Personality studies have shown a huge overlap between self-identified liberals and openness to novelty; conservatives, by contrast, tend to show fear (or even disgust) at novelty. Liberals tend to be interested in changing things, conservatives in conserving. In studies of group dynamics, liberals tend to be better at incorporating new people into their group in order to achieve a goal, while conservatives tend to be better at creating hierarchies that tell people what to do in order to achieve their goals. (Groups that successfully implement both strategies tend to best, apparently.)

    A major aspect of white liberalism over the past century or so, IMO, has therefore been expansion of the “group”, of who is considered good/worthwhile/part of the community/human, to include those formerly outside it in various ways–women, the poor, Mexicans, blacks, disabled folks, gay folks, trans folks, Asians, etc. Of course, with certain exceptions, folks within these groups never saw acceptance of themselves as liberal, because they are themselves. Of course they accepted themselves.

    Whites often mistake, say, blacks voting Democratic as signifying that blacks are liberals, but it actually signifies no such thing. Democratic policies are only “liberal” from the white perspective. Policies intended to help black folks aren’t liberal at all if you’re black. They’re just common sense.

    The converse is that acknowledging your existence isn’t liberal to you, but within the white liberal/conservative dynamic, it is.

    This particular aspect of discourse being framed through the majority experience is probably true wherever there happens to be a majority experience, whatever that experience happen to be. So long as people think in terms of group identities, there exists some disagreement on the subject of in-group and out-group, and there exists some majority group of some sort, I don’t see the conceptual issue of a particular construction of “liberalism” being invalid outside of its construct-area going away. But that a concept is bounded in certain ways doesn’t mean that the concept itself is invalid simply because it loses meaning outside of its construct-area. Ultimately all meaning is socially constructed, so the limits of our concepts are just something to keep in mind while talking, not a reason to throw out meaning out with the bath water.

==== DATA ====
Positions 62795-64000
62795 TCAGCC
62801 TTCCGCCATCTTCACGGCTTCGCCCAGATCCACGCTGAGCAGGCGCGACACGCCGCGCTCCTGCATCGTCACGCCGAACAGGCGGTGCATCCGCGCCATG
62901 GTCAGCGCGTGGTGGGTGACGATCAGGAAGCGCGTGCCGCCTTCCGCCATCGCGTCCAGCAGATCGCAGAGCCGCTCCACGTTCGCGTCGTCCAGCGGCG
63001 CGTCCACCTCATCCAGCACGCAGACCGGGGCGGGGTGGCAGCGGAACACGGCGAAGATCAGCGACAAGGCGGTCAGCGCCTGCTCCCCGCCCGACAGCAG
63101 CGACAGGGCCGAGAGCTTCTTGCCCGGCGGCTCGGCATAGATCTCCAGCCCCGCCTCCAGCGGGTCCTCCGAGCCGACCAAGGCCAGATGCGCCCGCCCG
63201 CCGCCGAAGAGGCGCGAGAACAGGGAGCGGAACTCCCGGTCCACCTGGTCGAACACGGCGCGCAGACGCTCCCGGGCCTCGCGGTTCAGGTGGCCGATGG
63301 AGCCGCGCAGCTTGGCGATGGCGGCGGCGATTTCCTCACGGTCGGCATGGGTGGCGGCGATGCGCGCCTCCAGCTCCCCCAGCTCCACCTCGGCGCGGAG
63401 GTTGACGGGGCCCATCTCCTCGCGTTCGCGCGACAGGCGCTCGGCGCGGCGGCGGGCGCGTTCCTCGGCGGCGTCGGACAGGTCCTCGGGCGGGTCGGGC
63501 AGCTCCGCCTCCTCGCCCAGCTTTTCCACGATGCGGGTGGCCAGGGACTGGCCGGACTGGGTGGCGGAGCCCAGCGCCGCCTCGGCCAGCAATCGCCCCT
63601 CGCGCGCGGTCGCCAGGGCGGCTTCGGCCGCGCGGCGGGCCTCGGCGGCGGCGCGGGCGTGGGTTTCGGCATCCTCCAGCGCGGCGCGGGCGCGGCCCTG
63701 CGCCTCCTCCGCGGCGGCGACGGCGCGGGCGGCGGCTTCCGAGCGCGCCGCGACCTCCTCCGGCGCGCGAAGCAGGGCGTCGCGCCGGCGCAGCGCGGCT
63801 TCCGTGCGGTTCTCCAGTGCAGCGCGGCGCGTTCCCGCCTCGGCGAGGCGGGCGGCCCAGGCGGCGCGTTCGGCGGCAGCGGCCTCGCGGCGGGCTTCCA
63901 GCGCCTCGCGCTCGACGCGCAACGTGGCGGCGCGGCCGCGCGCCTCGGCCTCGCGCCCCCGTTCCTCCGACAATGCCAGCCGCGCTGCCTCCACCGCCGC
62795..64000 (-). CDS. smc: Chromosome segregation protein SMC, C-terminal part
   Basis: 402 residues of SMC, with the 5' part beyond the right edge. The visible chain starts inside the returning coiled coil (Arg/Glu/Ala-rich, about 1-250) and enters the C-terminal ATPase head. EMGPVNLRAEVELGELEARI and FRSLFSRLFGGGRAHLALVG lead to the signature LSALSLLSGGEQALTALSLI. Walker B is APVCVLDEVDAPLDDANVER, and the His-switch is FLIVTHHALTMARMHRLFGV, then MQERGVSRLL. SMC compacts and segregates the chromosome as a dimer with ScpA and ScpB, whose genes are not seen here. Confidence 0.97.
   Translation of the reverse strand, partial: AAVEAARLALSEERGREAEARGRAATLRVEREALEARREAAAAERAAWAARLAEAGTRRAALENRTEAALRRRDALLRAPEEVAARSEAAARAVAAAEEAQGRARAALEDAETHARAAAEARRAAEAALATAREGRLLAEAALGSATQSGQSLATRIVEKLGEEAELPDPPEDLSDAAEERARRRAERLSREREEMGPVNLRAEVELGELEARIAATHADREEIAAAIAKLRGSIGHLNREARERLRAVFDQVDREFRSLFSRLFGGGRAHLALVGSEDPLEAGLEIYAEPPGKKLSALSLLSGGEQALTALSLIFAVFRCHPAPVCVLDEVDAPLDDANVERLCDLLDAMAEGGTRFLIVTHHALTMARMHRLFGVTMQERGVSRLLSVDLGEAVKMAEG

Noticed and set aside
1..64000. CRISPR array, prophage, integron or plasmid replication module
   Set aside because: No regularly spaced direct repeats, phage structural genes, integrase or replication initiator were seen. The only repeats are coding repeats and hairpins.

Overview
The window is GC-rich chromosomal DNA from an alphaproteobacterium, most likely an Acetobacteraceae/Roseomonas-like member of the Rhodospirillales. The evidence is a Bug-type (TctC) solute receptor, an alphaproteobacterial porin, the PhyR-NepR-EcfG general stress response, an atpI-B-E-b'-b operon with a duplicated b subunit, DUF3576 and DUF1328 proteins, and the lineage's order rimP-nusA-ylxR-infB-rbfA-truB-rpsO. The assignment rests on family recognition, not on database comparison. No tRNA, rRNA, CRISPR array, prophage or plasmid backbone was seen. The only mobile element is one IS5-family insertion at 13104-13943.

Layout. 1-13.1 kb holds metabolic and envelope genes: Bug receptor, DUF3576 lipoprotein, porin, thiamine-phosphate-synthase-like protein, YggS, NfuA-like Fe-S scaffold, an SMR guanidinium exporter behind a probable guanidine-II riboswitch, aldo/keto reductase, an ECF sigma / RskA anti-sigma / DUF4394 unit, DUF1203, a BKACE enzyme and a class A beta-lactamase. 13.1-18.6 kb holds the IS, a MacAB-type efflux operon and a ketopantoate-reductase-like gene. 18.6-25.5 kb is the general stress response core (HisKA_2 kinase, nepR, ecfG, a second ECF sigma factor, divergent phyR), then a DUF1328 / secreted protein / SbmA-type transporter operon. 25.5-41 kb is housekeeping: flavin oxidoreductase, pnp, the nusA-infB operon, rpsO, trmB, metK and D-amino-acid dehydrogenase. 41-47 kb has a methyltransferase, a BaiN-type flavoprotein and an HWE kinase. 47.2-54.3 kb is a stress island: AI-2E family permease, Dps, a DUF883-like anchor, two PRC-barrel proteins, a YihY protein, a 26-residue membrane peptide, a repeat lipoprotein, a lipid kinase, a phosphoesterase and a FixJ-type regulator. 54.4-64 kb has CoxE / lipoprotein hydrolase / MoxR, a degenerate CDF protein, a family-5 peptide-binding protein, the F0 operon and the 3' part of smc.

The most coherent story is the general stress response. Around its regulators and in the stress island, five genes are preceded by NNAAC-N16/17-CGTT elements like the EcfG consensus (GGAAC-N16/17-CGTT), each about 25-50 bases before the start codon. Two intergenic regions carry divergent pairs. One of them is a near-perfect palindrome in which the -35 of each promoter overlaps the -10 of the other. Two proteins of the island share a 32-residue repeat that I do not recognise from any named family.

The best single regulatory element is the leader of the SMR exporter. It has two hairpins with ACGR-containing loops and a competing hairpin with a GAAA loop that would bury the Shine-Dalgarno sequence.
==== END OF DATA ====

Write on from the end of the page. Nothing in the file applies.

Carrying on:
2. Puck

    YES. My partner just stared at me as I literally started snapping while shouting “Yes!” half way through the second paragraph of this post.

    I don’t even have words for how hard I agree with this whole post–the reality of people’s lives shouldn’t be evidence of some political side or other.

  3. http://beatrice-otter.livejournal.com/

    (Goddammit, now I’m tempted to write some excessively message-heavy CONSERVATIVE science fiction in which all the characters are gun nut libertarians but also just happen to be non-binary gendered or PoC or women or queer, because, dammit, we exist.)

    YES, PLEASE! I would love to read stories like that. As an ace woman who’s socially liberal but politically and economically moderate/conservative/gun nut, that would be AWESOME.

  4. slhuang Post author

    @Heather — I definitely welcome other people’s thoughts! Thanks for stopping by!

    @Puck — Thanks. :)

    @Beatrice Otter — I’ve been mulling it over. ;) It’s hard for me to write heavy-handed “message” fiction — I’m prone to coloring all over the black and white with shades of gray, no matter how strongly I feel personally! But this might be a cause worth shooting for…